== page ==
The Blu-ray: Vital Disc Stats
This Blu-ray edition of 'Videodrome' comes courtesy of The Criterion Collection (spine #248) on a Region A-locked, BD50 disc. It's housed in their standard clear keepcase and cardboard slipcover that features a scene from the movie on the front. Personally, I love the cover art as it makes the keepcase look like a Betamax cassette tape. Accompanying the disc is a 36-page booklet with color pictures of the film and the production. It features three excellent essays very much worth reading for fans. The first two are "Make Mine Cronenberg" by Carrie Rickey and "Medium Cruel: Reflections of Videodrome" by Tim Lucas. The last one is "That Slithery Sense of Unreality" by Gary Indiana. There are no trailers or promos before being greeted by the distributor's normal menu options.
'Videodrome' comes to Blu-ray with a first-class 1080p/AVC MPEG-4 encode and presented in its original 1.85:1 aspect ratio. According the booklet inside, the transfer was created with the approval of cinematographer Mark Irwin and David Cronenberg and taken from a 35mm interpositive using some mild digital noise reduction to clean up the picture. The results, I'm happy to report, are outstanding, magnificent for a nearly 30-year-old movie, easily outclassing previous incarnations for home consumption.
The video shows terrific clarity and resolution with spot-on, nicely-balanced contrast levels, making visible the smallest details in the far-distance. Whether we're inside Max's confining apartment or the strange, makeshift cubicles of The Cathode Ray Mission, fine lines are distinct and crystal clear with amazing and revealing textural definition in facial complexions and clothing. The color palette is deliberately on the grimier, somewhat dreary side, but primaries are energetic and vibrant throughout. Blacks could be a bit stronger with a couple scenes where they slightly dip, but they're not disappointing and rendered accurately for most of the presentation. Shadow delineation in low-lit interiors is surprising and fantastic. The image also displays a consistent, fine layer of grain, giving it an appreciable and attractive film-like quality.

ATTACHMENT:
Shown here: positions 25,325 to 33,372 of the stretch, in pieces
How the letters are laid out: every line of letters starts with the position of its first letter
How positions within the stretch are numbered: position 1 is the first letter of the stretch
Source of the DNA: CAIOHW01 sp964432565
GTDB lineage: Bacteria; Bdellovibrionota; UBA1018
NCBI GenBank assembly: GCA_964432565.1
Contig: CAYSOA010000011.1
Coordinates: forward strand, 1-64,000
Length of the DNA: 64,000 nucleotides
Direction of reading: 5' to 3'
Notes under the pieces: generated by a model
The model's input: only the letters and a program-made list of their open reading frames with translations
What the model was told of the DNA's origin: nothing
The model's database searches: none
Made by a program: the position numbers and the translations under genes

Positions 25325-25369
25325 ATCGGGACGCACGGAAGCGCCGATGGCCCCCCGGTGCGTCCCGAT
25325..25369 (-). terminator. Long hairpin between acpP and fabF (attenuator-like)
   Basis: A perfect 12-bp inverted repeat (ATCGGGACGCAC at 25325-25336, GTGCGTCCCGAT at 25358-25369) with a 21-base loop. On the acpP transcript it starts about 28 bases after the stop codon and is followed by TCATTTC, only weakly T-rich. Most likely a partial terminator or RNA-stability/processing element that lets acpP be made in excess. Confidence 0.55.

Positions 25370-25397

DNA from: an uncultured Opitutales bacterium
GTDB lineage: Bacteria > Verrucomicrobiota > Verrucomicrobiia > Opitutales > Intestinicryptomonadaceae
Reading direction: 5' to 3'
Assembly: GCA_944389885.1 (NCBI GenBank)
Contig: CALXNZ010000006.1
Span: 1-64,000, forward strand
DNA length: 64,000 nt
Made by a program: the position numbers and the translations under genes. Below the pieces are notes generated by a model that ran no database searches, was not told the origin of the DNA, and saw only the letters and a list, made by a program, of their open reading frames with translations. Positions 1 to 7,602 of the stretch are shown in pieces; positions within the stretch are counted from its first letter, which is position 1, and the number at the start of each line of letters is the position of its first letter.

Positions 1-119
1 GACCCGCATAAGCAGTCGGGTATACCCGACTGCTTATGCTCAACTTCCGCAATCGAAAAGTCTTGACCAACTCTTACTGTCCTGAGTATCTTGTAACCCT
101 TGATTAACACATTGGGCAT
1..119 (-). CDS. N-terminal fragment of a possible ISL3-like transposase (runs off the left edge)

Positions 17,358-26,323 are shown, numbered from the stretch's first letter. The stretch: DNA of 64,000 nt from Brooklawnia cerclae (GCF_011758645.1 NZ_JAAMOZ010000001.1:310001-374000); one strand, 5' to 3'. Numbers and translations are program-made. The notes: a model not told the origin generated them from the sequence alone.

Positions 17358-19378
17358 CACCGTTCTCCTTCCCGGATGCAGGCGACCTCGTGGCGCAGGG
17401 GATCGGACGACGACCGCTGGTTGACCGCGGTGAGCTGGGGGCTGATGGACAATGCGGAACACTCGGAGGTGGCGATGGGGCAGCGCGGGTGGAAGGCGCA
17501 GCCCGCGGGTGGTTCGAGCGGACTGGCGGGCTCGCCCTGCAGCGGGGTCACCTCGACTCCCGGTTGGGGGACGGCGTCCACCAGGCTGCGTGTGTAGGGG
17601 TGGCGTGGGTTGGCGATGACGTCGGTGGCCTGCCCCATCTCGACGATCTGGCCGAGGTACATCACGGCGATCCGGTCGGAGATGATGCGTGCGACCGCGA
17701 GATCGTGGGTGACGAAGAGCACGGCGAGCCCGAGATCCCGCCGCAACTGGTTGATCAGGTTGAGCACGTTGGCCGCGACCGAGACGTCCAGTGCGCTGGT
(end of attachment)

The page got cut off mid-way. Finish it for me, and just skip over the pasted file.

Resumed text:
Considering its age, 'Videodrome' comes to Blu-ray with a remarkable, even superb presentation cult fans will love.
The 80s body-horror classic also arrives with an excellent uncompressed PCM mono track. The dialogue-driven design offers plenty of subtle, slushy sounds which grossly complement the shocking visuals. While vocalization is distinct and perfectly balanced, mild ambient, background effects are clear and precise from beginning to end. The entire mix exhibits discernible clarity and detail without distortion, and Howard Shore's score keeps things greatly engaging and exciting. The soundstage possesses a marvelous acoustical presence and fidelity that feels wide and welcoming. Although it lacks any impressive moments of deep, intense bass, the lower frequencies are still in attendance and effective for adding some depth to certain scenes. All in all, this is a terrific high-rez track for a cult favorite from David Cronenberg.
'Videodrome' arrives with a strong assortment of bonus features that mirror its DVD counterpart. It's a great set of supplements for fans to enjoy while newcomers get a closer look at the making of Cronenberg's surreal vision.
Starring James Woods and Deborah Harry, 'Videodrome' is a bizarre and weirdly graphic sci-fi trip into the hallucinations of a perverse television producer. David Cronenberg directs this surreal vision of a nightmarish reality where technology and natural human instincts converge and transform into "the new flesh." The Blu-ray edition of the 80s cult classic comes with excellent picture quality and a terrific audio presentation. Although they mirror the same assortment found on its DVD counterpart, the bonus features are also a great set for viewers to learn more about the making of the film and it visual effects. Overall, The Criterion Collection brings 'Videodrome' to Blu-ray with marvelous results.